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Civil Society Newsletter
In this issue
The food shortages in southern Africa represent a human tragedy that calls for a committed response from the international community. One country that has already paid a heavy price is Malawi, and urgent action is still needed to prevent more starvation. The authorities are working together with the international donor community to flesh out an appropriate response and the IMF is fully supportive of these concerted efforts.
In the midst of this tragedy, Malawi has found itself at the center of a controversy because of the government's sale of almost all of the country's food reserves last year. As the issue has gained attention, several allegations have been directed at the IMF:
These allegations are simply wrong.
The roots of the food crisis in Malawi are very complex. The causes range from the failure of the government's early warning systems for crop shortfalls; to over-reliance on maize production; to cutbacks in farmers' plantings and harvests as government interventions pushed down the maize price; to transportation bottlenecks in Mozambique that have slowed the flow of food to Malawi's hungry; to uncooperative weather.
The food crisis should be seen in the context of the government's food security policy launched in 2000, which was based on a government-commissioned study funded by the European Commission. The policy had four main pillars: a) an early warning system to ensure timely warning of any looming shortages; b) a physical buffer stock of between 30,000 and 60,000 metric tons of maize for short-term emergencies; c) sufficient foreign exchange reserves at the central bank to ensure funding to purchase grain in the event of a larger shortfall; and d) social safety net programs to meet the food needs of the poor.
In particular, the recommendation related to the buffer stock implied a substantial reduction of the end-1999 stock of 167,000 metric tons. The study argued that such large reserves were likely to go to waste because the maize lasts only a few years in storage and is also very costly to maintain (absorbing funds equivalent to one-fifth of Malawi's annual spending on health programs). This was a particularly critical consideration for the government because a large stock would draw limited resources from other programs, including the areas that are crucial to poverty reduction programs such as health, education, and agricultural extension
What was the IMF involvement?
In December 2000, the IMF Executive Board approved a three-year Poverty Reduction and Growth Facility (PRGF) arrangement and a decision point under the enhanced HIPC Initiative, and endorsed Malawi's interim poverty reduction strategy paper. The main objective of the program with the IMF was to achieve sustainably higher economic growth to make a sizable reduction in poverty. All IMF advice has been guided by that objective.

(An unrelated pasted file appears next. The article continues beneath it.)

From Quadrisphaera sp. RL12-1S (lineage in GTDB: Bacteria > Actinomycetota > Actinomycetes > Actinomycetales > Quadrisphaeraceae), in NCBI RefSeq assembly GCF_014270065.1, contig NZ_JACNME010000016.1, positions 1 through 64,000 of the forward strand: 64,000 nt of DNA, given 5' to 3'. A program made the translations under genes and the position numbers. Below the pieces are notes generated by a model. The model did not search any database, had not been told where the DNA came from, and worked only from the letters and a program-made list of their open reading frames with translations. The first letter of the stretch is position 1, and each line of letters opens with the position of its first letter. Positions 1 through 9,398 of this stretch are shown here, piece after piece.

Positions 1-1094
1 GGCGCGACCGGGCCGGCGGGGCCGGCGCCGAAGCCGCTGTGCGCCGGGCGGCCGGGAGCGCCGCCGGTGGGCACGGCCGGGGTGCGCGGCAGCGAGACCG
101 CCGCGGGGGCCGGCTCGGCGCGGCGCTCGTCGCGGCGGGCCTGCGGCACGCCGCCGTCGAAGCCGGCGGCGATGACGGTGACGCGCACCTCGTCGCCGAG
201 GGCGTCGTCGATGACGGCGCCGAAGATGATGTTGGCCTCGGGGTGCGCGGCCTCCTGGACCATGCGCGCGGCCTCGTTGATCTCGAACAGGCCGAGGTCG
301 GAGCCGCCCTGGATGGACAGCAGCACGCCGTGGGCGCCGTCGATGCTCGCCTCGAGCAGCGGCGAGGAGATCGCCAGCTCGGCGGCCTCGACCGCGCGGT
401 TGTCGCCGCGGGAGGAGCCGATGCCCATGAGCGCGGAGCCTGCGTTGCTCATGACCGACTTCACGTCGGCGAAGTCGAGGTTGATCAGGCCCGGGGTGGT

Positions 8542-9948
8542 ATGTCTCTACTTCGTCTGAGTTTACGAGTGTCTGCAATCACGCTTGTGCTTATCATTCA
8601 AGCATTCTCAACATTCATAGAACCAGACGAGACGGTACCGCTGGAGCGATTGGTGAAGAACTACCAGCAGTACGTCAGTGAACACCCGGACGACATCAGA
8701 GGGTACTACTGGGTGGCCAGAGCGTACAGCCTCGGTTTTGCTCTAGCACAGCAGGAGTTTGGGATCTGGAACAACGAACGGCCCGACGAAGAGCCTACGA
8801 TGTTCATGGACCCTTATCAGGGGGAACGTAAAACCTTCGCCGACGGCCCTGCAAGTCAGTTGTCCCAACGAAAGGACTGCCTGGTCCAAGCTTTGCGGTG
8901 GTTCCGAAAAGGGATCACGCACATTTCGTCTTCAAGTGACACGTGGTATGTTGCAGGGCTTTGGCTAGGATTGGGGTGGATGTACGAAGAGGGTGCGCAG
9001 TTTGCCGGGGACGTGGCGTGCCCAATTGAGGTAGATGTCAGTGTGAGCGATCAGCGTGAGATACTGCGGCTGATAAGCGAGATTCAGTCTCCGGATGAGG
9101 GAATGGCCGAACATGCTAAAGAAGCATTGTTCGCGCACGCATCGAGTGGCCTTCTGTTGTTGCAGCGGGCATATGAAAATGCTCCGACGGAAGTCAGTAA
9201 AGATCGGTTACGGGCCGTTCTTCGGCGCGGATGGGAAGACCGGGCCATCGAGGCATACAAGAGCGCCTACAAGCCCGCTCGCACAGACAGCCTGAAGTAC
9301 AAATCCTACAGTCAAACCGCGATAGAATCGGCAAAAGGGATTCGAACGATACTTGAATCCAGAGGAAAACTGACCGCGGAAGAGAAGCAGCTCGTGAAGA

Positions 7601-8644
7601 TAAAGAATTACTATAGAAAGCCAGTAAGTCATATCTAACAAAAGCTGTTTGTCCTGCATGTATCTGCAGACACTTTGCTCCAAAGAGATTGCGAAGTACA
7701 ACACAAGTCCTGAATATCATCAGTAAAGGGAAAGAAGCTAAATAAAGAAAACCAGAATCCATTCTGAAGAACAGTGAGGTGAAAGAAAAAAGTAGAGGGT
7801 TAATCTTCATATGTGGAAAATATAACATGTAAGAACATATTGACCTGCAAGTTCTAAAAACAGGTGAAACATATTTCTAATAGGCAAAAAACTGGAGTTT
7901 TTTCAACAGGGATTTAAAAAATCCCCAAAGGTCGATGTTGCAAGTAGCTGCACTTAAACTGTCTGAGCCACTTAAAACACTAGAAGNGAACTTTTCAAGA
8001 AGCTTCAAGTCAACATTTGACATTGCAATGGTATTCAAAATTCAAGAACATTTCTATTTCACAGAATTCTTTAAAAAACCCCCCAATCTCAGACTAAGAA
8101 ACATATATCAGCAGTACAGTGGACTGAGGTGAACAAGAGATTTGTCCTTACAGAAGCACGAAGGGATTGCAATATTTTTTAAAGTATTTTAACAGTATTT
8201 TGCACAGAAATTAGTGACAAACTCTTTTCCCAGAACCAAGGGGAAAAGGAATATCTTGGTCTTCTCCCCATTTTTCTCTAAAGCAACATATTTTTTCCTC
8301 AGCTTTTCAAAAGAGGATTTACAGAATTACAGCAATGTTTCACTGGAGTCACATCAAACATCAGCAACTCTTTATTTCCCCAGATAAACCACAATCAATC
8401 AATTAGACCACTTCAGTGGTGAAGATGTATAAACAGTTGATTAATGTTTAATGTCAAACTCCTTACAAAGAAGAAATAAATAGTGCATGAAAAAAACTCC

The IMF had no role whatsoever in the government-commissioned study of food security.
In Malawi's program with the IMF, the government publicly expressed—in its Letter of Intent of December 2000 (Section F in the document) its intention to follow the buffer stock element of the food security strategy, which meant keeping up to 60,000 tons in reserve.
The IMF did not at any time insist that Malawi reduce its food stocks as a condition of Fund lending. During 2001, the government decided to sell off almost all of its maize reserves, leaving far less than the targeted level of reserves, apparently because the government assumed that it could replenish its stores from the approaching harvest. However, crop estimates were wrong, and crop production turned out to be much lower than expected. The early warning systems failed to alert the authorities or the international community to the looming shortages. The sales have been followed by media allegations of corruption.
The Fund had no role in the government's decision to sell off far more than the amount recommended in the EC-funded study and in the Letter of Intent. At no time did the IMF "pressure" Malawi in any fashion, or advise Malawi, to sell its grain reserve to pay its debts. The December 2000 Letter of Intent does not mention debt in the context of grain sales, and Fund officials have not drawn that link during meetings with Malawian officials at any level.
At no time has the IMF demanded that Malawi pay for food imports by cutting spending of any sort.
The IMF has publicly stated that any emergency funds needed to alleviate the impending food crisis should be made available through the budget without any offsetting cuts. In any case, required food imports are likely to be paid for by donors and not by the Malawi government.
The government continues to support extensive social safety net programs, including subsidies targeted at the poor that cover food and some health, education and agricultural-input programs. The IMF supports this policy.